${\displaystyle \zeta _{G,p}(s)=\sum _{a\geq 0}\sum _{b\geq 0}\sum _{c=0}^{a+b}p^{-as-b(s-1)-c(s-2)}={\frac {1-p^{3-3s}}{(1-p^{-s})(1-p^{1-s})(1-p^{2-2s})(1-p^{2-3s})}}}$

where the final evaluation consists of repeated application of the formula for the value of the geometric series. From this we deduce that ζG(s) can be expressed in terms of the Riemann zeta function as

${\displaystyle \zeta _{G}(s)={\frac {\zeta (s)\zeta (s-1)\zeta (2s-2)\zeta (2s-3)}{\zeta (3s-3)}}.}$

For more complicated examples, the computations become difficult, and in general one cannot expect a closed expression for ζG(s). The local factor

${\displaystyle \zeta _{G,p}(s)}$

can always be expressed as a definable p-adic integral. Applying a result of MacIntyre on the model theory of p-adic integers, one deduces again that ζG(s) is a rational function in ps. Moreover, M. du Sautoy and F. Grunewald showed that the integral can be approximated by Artin L-functions. Using the fact that Artin L-functions are holomorphic in a neighbourhood of the line ${\displaystyle \Re s=1}$, they showed that for any torsionfree nilpotent group, the function ζG(s) is meromorphic in the domain

Re s > α − δ,

where α is the abscissa of convergence of ζG(s), and δ is some positive number, and holomorphic in some neighbourhood of ${\displaystyle \Re s=\alpha }$. Using a Tauberian theorem this implies

${\displaystyle \sum _{n\leq x}s_{n}(G)\sim x^{\alpha }\log ^{k}x}$

for some real number α and a non-negative integer k.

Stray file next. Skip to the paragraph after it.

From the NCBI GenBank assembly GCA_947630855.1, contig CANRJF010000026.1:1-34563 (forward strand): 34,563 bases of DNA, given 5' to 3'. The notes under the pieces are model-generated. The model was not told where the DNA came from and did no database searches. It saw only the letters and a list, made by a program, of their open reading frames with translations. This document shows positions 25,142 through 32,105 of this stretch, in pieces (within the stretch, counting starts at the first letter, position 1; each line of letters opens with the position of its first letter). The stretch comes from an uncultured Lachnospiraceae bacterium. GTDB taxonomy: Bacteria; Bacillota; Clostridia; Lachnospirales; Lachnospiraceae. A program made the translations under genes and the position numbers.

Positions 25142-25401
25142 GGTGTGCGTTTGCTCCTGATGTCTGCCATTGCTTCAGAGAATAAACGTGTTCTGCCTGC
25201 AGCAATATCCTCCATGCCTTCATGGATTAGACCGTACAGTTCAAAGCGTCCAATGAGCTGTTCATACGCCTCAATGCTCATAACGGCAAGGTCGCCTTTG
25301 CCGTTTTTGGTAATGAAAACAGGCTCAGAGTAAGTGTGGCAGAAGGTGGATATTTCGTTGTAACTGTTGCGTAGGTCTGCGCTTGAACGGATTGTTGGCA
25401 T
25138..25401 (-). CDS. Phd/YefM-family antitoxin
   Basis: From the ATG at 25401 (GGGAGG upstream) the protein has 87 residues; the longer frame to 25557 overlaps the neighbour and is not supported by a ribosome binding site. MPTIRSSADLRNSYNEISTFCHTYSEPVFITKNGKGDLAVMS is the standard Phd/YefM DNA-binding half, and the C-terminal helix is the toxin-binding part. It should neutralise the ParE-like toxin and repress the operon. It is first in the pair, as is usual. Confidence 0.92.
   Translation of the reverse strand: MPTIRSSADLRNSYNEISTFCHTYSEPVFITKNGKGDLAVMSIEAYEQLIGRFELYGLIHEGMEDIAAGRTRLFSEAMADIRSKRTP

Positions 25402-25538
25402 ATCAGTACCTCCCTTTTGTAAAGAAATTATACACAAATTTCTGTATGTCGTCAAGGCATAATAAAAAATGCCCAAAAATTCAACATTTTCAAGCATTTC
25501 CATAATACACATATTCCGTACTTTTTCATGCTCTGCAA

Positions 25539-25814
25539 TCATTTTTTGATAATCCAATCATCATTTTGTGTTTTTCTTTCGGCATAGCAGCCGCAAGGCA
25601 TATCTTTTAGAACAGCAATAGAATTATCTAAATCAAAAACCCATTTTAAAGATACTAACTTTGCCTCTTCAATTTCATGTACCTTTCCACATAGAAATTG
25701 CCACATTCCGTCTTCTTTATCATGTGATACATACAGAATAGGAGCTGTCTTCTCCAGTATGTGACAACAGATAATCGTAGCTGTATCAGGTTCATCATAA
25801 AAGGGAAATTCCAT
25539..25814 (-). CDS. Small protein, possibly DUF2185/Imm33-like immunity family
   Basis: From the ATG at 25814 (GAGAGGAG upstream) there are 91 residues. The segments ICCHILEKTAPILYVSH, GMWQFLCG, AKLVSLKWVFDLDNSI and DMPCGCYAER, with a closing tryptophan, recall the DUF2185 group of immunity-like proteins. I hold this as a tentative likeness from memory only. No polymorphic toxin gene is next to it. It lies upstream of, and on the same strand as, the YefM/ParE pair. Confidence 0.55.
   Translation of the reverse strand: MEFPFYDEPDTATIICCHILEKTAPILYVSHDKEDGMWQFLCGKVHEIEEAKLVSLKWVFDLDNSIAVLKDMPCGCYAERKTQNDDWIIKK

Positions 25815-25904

## Subgroup growth and coset representations

Let G be a group, U a subgroup of index n. Then G acts on the set of left cosets of U in G by left shift:

${\displaystyle g(hU)=(gh)U.}$

In this way, U induces a homomorphism of G into the symmetric group on ${\displaystyle G/U}$. G acts transitively on ${\displaystyle G/U}$, and vice versa, given a transitive action of G on

${\displaystyle \{1,\ldots ,n\},}$

the stabilizer of the point 1 is a subgroup of index n in G. Since the set

${\displaystyle \{2,\ldots ,n\}}$

can be permuted in

${\displaystyle (n-1)!}$

ways, we find that ${\displaystyle s_{n}(G)}$ is equal to the number of transitive G-actions divided by ${\displaystyle (n-1)!}$. Among all G-actions, we can distinguish transitive actions by a sifting argument, to arrive at the following formula

${\displaystyle s_{n}(G)={\frac {h_{n}(G)}{(n-1)!}}-\sum _{\nu =1}^{n-1}{\frac {h_{n-\nu }(G)s_{\nu }(G)}{(n-\nu )!}},}$

where ${\displaystyle h_{n}(G)}$ denotes the number of homomorphisms

${\displaystyle \varphi :G\rightarrow S_{n}.}$

In several instances the function ${\displaystyle h_{n}(G)}$ is easier to be approached then ${\displaystyle s_{n}(G)}$, and, if ${\displaystyle h_{n}(G)}$ grows sufficiently large, the sum is of negligible order of magnitude, hence, one obtains an asymptotic formula for ${\displaystyle s_{n}(G)}$.

As an example, let ${\displaystyle F_{2}}$ be the free group on two generators. Then every map of the generators of ${\displaystyle F_{2}}$ extends to a homomorphism

${\displaystyle F_{2}\rightarrow S_{n},}$

that is

${\displaystyle h_{n}(F_{2})=(n!)^{2}.}$

From this we deduce

${\displaystyle s_{n}(F_{2})\sim n\cdot n!.}$

For more complicated examples, the estimation of ${\displaystyle h_{n}(G)}$ involves the representation theory and statistical properties of symmetric groups.

## References

1. ^ Alexander Lubotzky, Dan Segal (2003). Subgroup Growth. Birkhäuser. ISBN 3-7643-6989-2.